In determining the frequency of key terms within a normalized text input, the parser 325 may associate pronouns with the proper nouns to which they refer. For example, if the parser 325 encounters a pronoun, the parser 325 may search the sentence containing the pronoun and one or more sentences prior to the sentence containing the pronoun to determine candidates for the proper noun to which the pronoun refers. For example, if “she” is the pronoun, the parser 325 may only consider female proper nouns. On the other hand, any gender-neutral proper noun may be a candidate for the pronoun “it.” If there is more than one proper noun candidate, the parser 325 may use either context clues or a list of predetermined, user-defined rules, which may also be stored in memory 310, to determine the corresponding proper noun.

Once the corresponding proper noun is determined, each instance of a pronoun is used in determining the frequency count for its corresponding proper noun. For example, if the parser 325 finds ten instances of the proper noun “missile,” but determines that there are also five instances of the pronoun “it” referring to “missile,” the frequency count of the key term “missile” will be fifteen.

Further, the parser 325 may use the gazetteer integrator 355 to disambiguate meaning based on location. For example, if part of the user input indicates that the search is being performed in the United States, or based on an article written in the United States, the gazetteer integrator 355 may help to clarify meaning based on that location. For example, in the United States, the word “chip” may refer to a potato chip. On the other hand, in the United Kingdom, the word “chip” may refer to what is known in the United States a french fry, while the word “crisp” may refer to what most Americans understand as a potato chip.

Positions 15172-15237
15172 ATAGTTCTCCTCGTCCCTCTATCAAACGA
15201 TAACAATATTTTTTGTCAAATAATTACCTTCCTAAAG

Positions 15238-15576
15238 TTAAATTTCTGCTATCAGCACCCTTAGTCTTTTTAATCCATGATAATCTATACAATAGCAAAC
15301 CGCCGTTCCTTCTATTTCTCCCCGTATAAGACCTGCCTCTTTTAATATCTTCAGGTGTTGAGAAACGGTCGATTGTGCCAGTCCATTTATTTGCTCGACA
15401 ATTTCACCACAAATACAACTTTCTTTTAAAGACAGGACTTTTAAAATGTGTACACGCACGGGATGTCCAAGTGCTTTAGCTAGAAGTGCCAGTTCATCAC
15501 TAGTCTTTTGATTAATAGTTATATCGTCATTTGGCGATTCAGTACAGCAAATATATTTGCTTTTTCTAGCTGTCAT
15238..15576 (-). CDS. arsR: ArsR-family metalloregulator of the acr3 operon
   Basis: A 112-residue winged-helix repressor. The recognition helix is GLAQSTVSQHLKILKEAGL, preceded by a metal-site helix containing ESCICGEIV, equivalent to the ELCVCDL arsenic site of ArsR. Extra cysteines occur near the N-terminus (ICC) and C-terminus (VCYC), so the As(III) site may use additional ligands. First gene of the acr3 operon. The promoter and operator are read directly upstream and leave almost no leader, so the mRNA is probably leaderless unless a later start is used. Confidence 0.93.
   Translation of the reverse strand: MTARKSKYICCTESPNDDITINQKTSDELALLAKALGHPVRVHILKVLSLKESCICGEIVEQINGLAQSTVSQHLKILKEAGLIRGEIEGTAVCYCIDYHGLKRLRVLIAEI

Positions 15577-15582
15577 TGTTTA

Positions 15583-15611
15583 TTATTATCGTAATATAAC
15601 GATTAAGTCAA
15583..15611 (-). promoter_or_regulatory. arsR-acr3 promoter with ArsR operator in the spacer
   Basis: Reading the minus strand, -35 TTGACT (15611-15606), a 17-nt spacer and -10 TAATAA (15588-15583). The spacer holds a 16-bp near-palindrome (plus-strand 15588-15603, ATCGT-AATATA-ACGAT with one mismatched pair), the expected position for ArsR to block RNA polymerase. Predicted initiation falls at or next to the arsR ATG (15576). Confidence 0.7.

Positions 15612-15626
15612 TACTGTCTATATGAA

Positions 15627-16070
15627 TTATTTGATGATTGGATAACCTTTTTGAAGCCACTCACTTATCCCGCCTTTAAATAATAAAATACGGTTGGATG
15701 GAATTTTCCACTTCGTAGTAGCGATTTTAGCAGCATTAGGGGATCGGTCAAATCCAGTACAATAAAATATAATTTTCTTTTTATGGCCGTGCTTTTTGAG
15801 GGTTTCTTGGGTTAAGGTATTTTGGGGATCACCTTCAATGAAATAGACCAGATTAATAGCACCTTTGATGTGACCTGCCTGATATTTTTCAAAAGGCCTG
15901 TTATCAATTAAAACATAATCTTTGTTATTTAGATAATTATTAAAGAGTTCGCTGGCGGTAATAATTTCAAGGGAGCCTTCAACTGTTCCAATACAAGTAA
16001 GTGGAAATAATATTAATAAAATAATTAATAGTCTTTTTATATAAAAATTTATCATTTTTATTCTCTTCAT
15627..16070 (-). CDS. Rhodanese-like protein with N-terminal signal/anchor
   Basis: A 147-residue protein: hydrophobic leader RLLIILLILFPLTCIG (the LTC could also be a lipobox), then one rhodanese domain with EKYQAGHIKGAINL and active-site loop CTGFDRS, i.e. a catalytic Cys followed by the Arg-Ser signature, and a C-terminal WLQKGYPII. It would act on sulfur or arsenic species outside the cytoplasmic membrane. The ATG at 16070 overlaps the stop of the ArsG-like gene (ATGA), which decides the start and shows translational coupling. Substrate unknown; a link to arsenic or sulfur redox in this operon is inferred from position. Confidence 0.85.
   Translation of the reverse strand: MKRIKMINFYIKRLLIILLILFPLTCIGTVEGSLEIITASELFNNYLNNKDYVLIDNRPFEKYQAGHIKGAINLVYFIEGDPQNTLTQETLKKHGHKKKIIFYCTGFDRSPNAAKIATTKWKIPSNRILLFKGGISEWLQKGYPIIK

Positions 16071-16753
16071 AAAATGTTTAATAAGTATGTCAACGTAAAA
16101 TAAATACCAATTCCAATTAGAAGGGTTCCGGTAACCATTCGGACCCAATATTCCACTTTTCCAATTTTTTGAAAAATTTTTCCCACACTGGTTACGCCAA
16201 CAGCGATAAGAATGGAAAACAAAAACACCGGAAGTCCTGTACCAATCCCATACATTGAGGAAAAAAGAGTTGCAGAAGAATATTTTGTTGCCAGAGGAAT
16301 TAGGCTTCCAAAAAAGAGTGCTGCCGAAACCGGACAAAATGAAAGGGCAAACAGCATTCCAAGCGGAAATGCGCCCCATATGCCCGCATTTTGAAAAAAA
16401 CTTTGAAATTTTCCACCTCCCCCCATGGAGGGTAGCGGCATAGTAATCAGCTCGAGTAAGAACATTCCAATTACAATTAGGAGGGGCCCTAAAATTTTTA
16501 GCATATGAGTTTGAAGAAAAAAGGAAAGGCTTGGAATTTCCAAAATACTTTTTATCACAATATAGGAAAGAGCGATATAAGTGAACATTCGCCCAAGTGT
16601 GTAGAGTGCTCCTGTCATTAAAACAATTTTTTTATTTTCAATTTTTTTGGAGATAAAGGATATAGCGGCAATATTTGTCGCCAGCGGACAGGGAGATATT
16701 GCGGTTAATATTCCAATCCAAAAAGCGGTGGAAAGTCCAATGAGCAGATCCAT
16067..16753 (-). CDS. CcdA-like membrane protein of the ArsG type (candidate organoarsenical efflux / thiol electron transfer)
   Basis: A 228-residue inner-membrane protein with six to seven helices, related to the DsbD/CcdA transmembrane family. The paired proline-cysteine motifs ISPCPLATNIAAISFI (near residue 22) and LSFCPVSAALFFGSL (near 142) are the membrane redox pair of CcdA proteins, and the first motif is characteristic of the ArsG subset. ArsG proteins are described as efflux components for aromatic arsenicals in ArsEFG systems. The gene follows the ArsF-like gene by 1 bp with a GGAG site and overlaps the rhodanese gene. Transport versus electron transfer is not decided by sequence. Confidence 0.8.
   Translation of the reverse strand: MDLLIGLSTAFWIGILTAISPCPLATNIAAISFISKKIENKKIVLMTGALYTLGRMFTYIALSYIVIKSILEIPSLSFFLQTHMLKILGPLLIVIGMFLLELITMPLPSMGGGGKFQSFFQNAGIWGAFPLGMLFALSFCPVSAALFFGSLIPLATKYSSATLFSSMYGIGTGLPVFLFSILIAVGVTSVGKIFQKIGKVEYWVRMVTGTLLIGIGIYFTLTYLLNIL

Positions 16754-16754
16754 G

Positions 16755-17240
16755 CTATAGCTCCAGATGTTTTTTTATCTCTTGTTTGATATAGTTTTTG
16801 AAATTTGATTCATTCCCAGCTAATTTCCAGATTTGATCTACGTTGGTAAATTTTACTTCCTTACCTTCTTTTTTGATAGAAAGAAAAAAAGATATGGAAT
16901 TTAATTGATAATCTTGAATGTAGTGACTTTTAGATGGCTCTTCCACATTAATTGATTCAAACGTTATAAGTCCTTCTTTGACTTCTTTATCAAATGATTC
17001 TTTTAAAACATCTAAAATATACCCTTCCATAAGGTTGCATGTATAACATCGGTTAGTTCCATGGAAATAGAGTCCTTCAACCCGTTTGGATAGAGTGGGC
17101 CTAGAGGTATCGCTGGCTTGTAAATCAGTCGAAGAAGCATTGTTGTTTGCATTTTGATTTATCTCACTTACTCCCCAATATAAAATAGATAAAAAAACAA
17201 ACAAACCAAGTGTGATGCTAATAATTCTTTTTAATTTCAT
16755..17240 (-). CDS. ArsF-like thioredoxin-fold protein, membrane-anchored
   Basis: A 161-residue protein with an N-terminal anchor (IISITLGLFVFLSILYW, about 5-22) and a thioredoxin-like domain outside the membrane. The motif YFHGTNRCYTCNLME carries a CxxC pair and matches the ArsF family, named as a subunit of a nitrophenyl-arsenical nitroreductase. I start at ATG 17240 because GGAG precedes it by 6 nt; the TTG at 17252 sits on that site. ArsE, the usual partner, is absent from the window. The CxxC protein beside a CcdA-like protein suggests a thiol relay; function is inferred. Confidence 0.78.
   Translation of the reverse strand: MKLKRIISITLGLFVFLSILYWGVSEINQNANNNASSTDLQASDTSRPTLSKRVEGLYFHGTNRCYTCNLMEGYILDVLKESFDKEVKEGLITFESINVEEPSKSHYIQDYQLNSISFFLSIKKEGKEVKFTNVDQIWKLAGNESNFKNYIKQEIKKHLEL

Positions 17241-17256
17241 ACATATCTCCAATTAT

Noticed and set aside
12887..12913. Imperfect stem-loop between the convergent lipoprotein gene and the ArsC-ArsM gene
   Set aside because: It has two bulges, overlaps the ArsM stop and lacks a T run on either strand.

The parser 325 may also use enrichers 357 to supplement the user's search request by determining additional text related to but not included in the user's search request. Enrichers 357 may include such devices as, for example, a thesaurus enricher, an entity enricher, and a concept enricher.

The thesaurus enricher may determine synonyms for words in the normalized text input. The thesaurus enricher may determine synonyms for a given word by using the taxonomies stored in the memory 310. For example, if the key terms “plane” and “airplane” are used in a normalized text input, the thesaurus enricher may use the taxonomies stored in memory 310 to determine that the two words are synonyms. With the knowledge that the two words are synonyms, the parser 325 may extract one key term, either “plane” or “airplane,” with a frequency count of two, instead of two individual key terms each with a frequency count of one.

The entity enricher may determine the entities (person, place or thing) related to the user's search request. For example, if the search request includes the term “AK-47” and “Vietnam”, the entity enricher may determine that “AK-47” is a type of assault rifle and “Vietnam” is a place. The requested search can be enhanced by including the identified entities when performing the search.